- Apprenticeship learning takes place through “legitimate peripheral participation.” (See abstract of Rosemary Joyce’s talk above for one interpretation of this term in the context of teaching.)
Inspired by these talks:
Activities for the college classroom designed and implemented by members of the How Students Learn Working Group, Spring 2011. See what’s already under way at UC Berkeley to address the learning principles described in the talks by Professors Lave and Joyce.
|William Heidenfeldt, GSI||Traits of Writing||French 3-4|
|Ellen Rosenfield||Learning Tour of your Building||Language Proficiency Program 100A, 100B, or 150|
Seth Meyer and Eric Savoth, GSIs
|The Learner as Teacher||German 350 and 351|
Activities and approaches to try:
Resources for post-secondary instructors who wish to reinterpret their classroom practices in light of situated cognition theory:
Communities of Practice from the nonprofit Informal Education Homepage (scroll to the bottom for “issues and implications for educators”)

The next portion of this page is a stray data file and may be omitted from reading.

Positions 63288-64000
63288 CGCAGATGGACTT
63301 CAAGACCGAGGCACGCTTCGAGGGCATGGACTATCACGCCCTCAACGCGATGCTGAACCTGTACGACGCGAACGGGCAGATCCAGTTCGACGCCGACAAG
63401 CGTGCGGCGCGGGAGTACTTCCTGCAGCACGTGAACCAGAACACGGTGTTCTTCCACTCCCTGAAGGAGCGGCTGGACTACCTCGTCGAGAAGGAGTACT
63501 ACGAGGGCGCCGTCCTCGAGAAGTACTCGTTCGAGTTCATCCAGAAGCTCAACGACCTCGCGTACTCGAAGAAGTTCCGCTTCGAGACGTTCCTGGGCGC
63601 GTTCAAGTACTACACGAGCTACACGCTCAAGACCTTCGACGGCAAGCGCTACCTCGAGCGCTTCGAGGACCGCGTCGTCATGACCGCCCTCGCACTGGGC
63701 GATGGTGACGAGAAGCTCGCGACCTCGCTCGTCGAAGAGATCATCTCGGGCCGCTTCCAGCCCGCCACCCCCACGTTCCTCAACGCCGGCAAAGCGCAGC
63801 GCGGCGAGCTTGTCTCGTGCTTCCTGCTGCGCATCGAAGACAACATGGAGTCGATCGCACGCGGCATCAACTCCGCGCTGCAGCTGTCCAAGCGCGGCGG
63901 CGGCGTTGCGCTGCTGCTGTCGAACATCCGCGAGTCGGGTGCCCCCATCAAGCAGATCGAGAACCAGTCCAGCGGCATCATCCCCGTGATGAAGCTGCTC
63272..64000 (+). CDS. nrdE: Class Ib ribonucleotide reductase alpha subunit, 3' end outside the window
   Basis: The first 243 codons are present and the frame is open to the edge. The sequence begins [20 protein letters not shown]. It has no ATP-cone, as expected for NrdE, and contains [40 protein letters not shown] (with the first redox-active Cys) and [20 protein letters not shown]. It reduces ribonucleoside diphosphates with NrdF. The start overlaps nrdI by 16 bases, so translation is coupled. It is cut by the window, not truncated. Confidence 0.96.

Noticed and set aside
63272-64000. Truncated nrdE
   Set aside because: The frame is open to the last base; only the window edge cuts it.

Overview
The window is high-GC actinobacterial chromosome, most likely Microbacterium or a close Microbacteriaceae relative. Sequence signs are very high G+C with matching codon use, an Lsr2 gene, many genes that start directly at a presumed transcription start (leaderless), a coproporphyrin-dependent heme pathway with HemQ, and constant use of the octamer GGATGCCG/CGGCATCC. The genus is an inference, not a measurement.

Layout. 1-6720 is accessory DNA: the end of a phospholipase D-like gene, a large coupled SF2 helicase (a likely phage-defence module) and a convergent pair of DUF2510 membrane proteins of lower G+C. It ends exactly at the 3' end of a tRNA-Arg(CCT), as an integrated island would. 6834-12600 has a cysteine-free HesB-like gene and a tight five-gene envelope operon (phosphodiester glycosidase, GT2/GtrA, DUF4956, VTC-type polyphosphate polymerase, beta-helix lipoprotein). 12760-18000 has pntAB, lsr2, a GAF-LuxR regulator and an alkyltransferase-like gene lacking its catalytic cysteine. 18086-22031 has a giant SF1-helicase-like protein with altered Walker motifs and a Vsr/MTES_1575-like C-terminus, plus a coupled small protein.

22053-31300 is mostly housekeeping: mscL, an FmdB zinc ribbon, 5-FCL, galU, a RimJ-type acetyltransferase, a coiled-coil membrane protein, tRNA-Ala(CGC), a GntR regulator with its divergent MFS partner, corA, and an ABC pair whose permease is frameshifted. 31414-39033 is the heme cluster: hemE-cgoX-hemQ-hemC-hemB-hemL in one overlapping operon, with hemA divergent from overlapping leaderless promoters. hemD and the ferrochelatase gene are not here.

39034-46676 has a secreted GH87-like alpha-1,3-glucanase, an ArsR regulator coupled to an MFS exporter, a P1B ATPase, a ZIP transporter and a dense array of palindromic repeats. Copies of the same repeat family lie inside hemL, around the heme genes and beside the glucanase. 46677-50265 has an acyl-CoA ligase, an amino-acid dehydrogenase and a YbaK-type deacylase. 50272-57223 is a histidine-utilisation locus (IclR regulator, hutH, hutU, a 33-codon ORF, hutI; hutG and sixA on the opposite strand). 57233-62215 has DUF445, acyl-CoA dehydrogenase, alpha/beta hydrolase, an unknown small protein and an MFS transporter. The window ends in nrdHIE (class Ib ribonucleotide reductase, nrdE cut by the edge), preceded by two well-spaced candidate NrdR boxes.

Rosemary Joyce’s Berkeley Blog posts on teaching and learning. Read more about how Prof. Joyce interprets these learning principles in her own classroom:
“Learning is breaking out all around.” Feb. 9, 2010.
“Multitasking makes a classroom.” Mar. 6, 2010.
“Great teaching can happen in many different ways…” April 21, 2010.
These articles elaborate the theory of situated cognition and explore the changes to teaching practice that result from interpreting learning as a situated activity dependent on the apprenticeship model of legitimate peripheral participation. Some articles may require access through the UC Berkeley library or proxy server.
Brown, John Seely, Allan Collins, and Paul Duguid. “Situated Cognition and the Culture of Learning.” Educational Researcher 18.1 (Jan.-Feb. 1989): 32–42.
Darvin, Jacqueline. “‘Real-World Cognition Doesn’t End When the Bell Rings’: Literacy Instruction Strategies Derived From Situated Cognition Research.” Journal of Adolescent & Adult Literacy 49.5 (Feb. 2006): 398–407.
Choi, Jeong-Im and Michael Hannafin. “Situated Cognition and Learning Environments: Roles, Structures, and Implications for Design.” Educational Technology Research and Development 43.2 (1995): 53–69.